Niche Cocoa penetrates US, opens processing plant

A wholly-owned Ghanaian company, Niche Cocoa Industry, has opened a cocoa processing plant in the American city of Franklin in Tennessee, as part of a global expansion drive meant to consolidate its gains and process more Ghana cocoa beans for the world market.

The company opened the factory on October 4 to help leverage the sizeable American market and its huge potential to develop both semi-finished and finished products cocoa products for the rest of the world.

The plant is a partnership between Niche Cocoa and Omanhene Cocoa Bean Co., of Milwaukee and was commissioned by the United States of America (USA) Under Secretary of Commerce for International Trade, Marisa Lago, officials of the Wisconsin Economic Development Corporation (WEDC), among others.

It marked the first time that Niche, which is the largest private sector cocoa processor in Ghana, has entered the United States of America.

The investment by Niche was touted by American state and federal agencies as the largest food and beverage investment by an Africa-based company in the U.S.A. and the largest Ghana foreign direct investment in American state of Wisconsin.

Mode of operation

A statement from Niche Cocoa said the USA operations will be based from the Franklin Business Park location, where the company would operate from a 44,000-square feet space.

It said the company would import cocoa cake, which will be pulverised to create cocoa powder for nationwide distribution.

It said it would also manufacture finished chocolate made with cocoa butter and cocoa liquor produced in Ghana from the country’s premium cocoa bean.

Unmistakable signal

At the commissioning ceremony, the U.S. Under Secretary of Commerce for International Trade described the investment as historic, noting that it was an unmistakable signal to other companies across Africa and around the world that the USA was open for business.

“The Biden Administration is strengthening our relationships abroad to create jobs and prosperity at home.

“Niche’s investment here is more than just a new facility—it is an investment in American workers and in the Franklin community,” Madam Lago said.

She commended the Managing Director (MD) of Niche Cocoa, Edmund Poku, and the USA Department of Commerce for helping to facilitate the investment.


The MD of Niche Cocoa Industry said at the commissioning that the size and nature of the USA market made it an obvious choice for Niche in its global expansion drive.

Mr Poku explained that the company had successfully established itself as a formidable business in Ghana and in the eyes of some international customers.

He said the company did that by mainly extracting high-quality semi-finished products from the cocoa bean for sale to key markets outside Ghana.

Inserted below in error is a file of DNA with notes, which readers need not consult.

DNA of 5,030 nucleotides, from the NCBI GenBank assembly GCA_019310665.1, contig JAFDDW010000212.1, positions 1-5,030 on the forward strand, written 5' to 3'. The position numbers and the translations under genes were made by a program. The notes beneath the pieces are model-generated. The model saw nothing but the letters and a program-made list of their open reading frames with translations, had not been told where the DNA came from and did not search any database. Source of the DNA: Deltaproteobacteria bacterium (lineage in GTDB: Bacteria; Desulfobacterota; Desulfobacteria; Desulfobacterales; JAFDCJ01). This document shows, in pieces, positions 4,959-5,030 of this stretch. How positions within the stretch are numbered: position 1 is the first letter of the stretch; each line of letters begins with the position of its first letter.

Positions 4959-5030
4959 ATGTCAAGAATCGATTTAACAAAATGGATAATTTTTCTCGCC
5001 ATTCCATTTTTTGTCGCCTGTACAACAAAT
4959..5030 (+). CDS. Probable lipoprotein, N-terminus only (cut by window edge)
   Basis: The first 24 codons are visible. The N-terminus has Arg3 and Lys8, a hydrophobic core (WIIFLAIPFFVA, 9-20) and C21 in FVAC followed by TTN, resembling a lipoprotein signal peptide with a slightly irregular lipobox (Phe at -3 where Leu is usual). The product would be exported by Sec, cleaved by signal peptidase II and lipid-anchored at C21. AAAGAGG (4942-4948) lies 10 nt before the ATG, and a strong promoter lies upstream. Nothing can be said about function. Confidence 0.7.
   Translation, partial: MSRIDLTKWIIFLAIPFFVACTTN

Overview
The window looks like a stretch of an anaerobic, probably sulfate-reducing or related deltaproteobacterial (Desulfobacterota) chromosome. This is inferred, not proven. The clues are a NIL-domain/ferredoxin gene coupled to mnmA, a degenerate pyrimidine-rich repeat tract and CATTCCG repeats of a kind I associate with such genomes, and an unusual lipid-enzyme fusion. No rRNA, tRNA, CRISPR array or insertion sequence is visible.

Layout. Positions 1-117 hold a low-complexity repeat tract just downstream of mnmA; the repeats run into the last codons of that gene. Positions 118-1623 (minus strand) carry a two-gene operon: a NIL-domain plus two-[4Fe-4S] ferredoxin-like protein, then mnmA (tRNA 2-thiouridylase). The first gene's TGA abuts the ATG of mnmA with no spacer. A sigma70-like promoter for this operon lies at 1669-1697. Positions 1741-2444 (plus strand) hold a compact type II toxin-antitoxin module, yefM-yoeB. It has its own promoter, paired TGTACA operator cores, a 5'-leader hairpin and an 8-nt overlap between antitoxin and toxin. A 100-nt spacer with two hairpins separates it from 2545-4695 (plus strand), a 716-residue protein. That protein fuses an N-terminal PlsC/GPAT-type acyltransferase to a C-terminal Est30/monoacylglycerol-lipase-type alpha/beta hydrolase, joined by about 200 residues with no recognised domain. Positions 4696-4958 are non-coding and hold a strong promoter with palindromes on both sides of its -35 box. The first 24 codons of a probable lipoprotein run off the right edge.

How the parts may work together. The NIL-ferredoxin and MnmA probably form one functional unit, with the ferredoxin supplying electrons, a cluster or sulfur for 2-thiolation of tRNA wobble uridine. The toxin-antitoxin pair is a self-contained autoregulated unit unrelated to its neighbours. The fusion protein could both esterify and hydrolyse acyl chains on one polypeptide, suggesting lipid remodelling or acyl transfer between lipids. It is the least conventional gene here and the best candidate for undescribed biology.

“The value within the supply chain comes from adding more value upstream and given the market dynamics, most of those big markets are outside of the African continent.

“Niche is proud, of not only of the quality of the product it has delivered but also of the flavor and taste of the Ghanaian cocoa bean, which is the world’s most premium bean.

“The USA became a natural choice for expansion, given the market size and potential to develop both semi-finished products and also selling more products up the value chain such as chocolates,” Mr Poku said.

“Taking into account proximity to customers, logistics, high-quality human capital, and a business-friendly environment, Wisconsin was a great choice.

“We know how to build factories and so we could do that anywhere but the partnership between what we know how to do and what Wisconsin can offer Niche to succeed in our next chapter is what has brought us to the state,” he explained.

Exciting times

The Secretary and Chief Executive Officer (CEO) of WEDC, Missy Hughes, said her outfit was excited about Niche’s presence in the state.

Madam Hughes said the food and beverage sector was one of the state’s economic drivers and Niche Cocoa’s decision to locate there complemented the state’s existing businesses and opens new possibilities for collaboration in the supply chain.

The Mayor of the City of Franklin, Steve Olson, said the city was happy to welcome Niche Cocoa to the Franklin Business Park, where it joined several other well-known food processors and other manufacturers Mr Olson said Niche Cocoa continued Franklin’s long history of welcoming international corporations to its fast-growing community.



Source: Modern Ghana


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